It’s been 15 years since I traded in that piece of crap 2000 Volkswagen GTI. I haven’t had the nerve to buy another Volkswagen since, but this isn’t a problem since the Scirocco and Polo GTI are conveniently omitted from the US product lineup. I am convinced to this day that VW had hired away some Fiat assembly plant workers back in the dark days of the 1970s and would employ them on the line when the Germans went on holiday. There was no other way of explaining a car that would self destruct in front of my own eyes. It also made me pine for the simpler days of the car we see here, the original Volkswagen GTI. This 1984 GTI for sale in New York reminds me of the example fellow GCFSBer Brian owns, albeit in stock form. For a final year Mk1 GTI, rarely do they get this nice and it has just the right amount of mileage and patina that won’t deter an enthusiast from using it as intended.
All posts tagged 1984
We talk a good bit about how the 911SC and 3.2 Carrera have become so prized in part because of their longevity – that certainly isn’t the only reason, but it helps given that the most modern example is nearing 30 years of age. The 3.0 liter flat-six in the 911SC especially has shown wonderful results so long as owners showed them proper care. Well here we have a wonderful example of a 3.2 Carrera that’s led a long and, seemingly, pampered life. This Slate Blue Metallic 1984 Porsche 911 Carrera Coupe, located in California, sits with over 194K miles on it, but you’d never know that from looking at it. As the first year of the 3.2 Carrera the principle difference between this and an earlier 911SC is the engine so in many regards an ’84 makes for a nice entry into these great 911s compared with later model years as prices tend to remain on the more reasonable side.
CLICK FOR DETAILS: 1984 Porsche 911 Carrera Coupe at California Classix
Far less famous than its wide-hipped brother and mostly unknown to most U.S. customers, the B2 Audi Coupe was available with quattro all-wheel drive in other markets. It shared nearly all components with the sibling 4000 (90) quattro, including 4×108 wheel pattern and 256mm front brakes – items that were also on the U.S. spec front-drive GT. So, one would assume it would be pretty easy to “swap in a quattro”, as the internet posts usually start. Of course, those individuals who start the posts best be wearing flame-retardant clothing, as they are immediately inundated with responses that kindly (or not so) explain the difficulties inherent in this project. You see, everything aft of the firewall on the all-wheel drive floorplan is different than the two wheel drive units; indeed, as I’ve pointed out previously, even the two wheel drive floorpans were different between automatics and manuals. That means to recreate a rest of the world Coupe quattro, you need the floorpan from a 4000 quattro mated to a body of a Coupe GT. This, of course, makes no sense financially as the countless hours involved eliminate all but the DIYers – and even a fair chunk of those with the talent give up on the project. Yet, it apparently didn’t stop the builder of this rally car, who not only swapped the body, but went one step further and dropped in a turbocharged motor and the brakes and wheels from the big-brother Type 44 chassis. The result is a budget Ur-Quattro rally replica without the flare of the original…or, at least, it was a few years ago before it was parked:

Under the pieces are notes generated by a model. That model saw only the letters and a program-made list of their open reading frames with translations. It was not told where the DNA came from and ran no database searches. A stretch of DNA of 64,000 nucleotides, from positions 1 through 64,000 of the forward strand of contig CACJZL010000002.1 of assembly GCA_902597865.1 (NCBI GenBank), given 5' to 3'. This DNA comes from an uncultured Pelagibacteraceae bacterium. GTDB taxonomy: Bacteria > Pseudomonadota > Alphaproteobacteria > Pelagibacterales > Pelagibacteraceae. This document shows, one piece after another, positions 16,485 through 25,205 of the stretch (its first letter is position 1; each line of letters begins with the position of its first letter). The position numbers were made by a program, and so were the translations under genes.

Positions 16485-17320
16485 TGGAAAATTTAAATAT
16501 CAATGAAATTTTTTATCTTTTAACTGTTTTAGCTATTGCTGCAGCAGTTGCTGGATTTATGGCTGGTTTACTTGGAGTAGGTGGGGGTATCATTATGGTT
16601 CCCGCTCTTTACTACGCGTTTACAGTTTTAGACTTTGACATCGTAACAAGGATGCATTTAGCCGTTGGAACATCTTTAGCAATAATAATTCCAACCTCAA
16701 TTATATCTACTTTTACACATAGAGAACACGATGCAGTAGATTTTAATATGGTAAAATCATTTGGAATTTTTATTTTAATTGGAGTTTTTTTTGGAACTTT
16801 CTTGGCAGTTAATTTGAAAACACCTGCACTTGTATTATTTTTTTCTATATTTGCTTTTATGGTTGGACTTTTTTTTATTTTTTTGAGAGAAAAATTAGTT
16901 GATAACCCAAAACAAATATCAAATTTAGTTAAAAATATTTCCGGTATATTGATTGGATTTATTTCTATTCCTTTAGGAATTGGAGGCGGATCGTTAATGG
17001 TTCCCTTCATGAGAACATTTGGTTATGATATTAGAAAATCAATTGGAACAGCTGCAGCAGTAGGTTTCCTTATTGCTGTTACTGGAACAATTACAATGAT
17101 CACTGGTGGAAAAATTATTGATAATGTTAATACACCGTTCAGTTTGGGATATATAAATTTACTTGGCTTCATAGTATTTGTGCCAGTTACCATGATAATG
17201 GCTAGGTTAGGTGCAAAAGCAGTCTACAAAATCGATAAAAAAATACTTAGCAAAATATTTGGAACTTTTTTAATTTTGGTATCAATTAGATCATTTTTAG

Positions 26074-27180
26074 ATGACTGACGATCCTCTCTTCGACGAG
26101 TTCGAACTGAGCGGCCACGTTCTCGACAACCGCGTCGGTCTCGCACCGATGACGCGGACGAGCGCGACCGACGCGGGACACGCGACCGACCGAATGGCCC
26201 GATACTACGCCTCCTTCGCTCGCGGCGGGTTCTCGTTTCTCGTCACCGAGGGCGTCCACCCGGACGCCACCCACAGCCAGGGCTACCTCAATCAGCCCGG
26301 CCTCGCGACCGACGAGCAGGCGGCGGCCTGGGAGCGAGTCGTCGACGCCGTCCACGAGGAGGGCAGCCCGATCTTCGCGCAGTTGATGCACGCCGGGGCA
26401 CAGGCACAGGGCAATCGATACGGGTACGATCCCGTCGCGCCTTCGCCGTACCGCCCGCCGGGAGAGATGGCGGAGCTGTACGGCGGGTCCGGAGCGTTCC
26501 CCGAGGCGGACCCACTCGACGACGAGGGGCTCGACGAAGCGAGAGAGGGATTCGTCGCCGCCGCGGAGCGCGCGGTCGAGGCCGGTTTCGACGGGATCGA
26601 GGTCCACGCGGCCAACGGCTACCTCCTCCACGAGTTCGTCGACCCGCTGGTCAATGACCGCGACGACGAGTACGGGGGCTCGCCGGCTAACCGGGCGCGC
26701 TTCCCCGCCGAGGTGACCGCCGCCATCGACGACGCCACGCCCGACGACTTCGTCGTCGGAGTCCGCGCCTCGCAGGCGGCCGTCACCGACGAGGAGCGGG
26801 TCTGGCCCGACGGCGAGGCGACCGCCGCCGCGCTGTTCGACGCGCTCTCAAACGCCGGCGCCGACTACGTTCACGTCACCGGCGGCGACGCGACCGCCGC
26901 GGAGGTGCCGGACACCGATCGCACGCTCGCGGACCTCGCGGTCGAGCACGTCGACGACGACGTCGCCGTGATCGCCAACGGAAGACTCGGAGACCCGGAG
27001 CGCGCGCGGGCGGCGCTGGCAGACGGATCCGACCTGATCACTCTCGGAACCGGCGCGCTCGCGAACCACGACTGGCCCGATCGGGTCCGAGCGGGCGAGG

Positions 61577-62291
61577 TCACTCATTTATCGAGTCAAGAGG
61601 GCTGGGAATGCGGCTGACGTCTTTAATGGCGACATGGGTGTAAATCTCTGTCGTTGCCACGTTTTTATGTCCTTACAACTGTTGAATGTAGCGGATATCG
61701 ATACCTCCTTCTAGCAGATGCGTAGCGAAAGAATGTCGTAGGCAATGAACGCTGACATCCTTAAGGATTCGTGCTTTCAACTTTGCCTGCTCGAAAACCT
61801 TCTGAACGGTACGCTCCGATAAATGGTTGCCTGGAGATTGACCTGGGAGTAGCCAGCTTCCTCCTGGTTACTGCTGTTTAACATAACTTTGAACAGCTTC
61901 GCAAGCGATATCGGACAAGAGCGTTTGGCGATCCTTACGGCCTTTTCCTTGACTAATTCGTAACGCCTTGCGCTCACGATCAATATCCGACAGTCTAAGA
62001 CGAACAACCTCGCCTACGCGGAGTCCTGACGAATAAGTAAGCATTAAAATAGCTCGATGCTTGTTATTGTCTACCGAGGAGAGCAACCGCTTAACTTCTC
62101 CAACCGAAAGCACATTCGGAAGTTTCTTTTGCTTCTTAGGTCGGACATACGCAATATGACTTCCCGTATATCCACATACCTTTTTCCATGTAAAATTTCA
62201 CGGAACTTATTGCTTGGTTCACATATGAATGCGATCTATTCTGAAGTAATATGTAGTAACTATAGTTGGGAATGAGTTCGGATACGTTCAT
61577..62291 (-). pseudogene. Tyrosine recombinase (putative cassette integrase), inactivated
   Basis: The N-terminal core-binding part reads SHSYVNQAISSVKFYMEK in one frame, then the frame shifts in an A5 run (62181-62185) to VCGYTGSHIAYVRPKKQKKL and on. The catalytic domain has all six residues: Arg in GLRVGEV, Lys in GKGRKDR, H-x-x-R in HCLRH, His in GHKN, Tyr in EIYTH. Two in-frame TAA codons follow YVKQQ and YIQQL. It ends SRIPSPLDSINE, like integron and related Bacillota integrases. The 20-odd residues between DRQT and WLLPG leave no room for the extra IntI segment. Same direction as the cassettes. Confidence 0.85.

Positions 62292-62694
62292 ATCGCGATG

CLICK FOR DETAILS: 1984 Audi Coupe GT on eBay
ISDERA, short for Ingenieurbüro für Styling, DEsign und Racing, is a small Germany company that you may have never heard of. They are producers of some low volume sports cars, usually packing Mercedes-Benz power. The Imperator 108i was a sports car that was inspired by the Mercedes-Benz CW311 concept car of 1978 and was in production from 1984 through 1993 with a grand total of 30 units produced. This particular 180i for sale in the United Kingdom was owned by Formula 1 driver Mike Thackwell and could best be classified as a museum piece, with only 3,000 miles on the clock.
CLICK FOR DETAILS: 1984 Isera Imperator 108i on Classic Driver
I’d imagine all Westy buyers imagine themselves picking up and traveling the world in their van, adventuring and accruing a healthy stash of stories. Most probably end up lucky to get the occasional overnight, lugging the pop top to sailing practice. The previous owners of this van have lived the dream, the first taking the van from Florida to Britain to New Zealand as he moved. The sellers then shipped it to Chile, where they drove it up the Pan American Highway to the northeastern US, where it currently resides. The seller is hoping for $12k but hasn’t seen any bids at the opening $8k. Perhaps it’s the conflicting info in the description versus the data frame; the difference between 100,000 miles and 1,000,000 seems worth clearing up.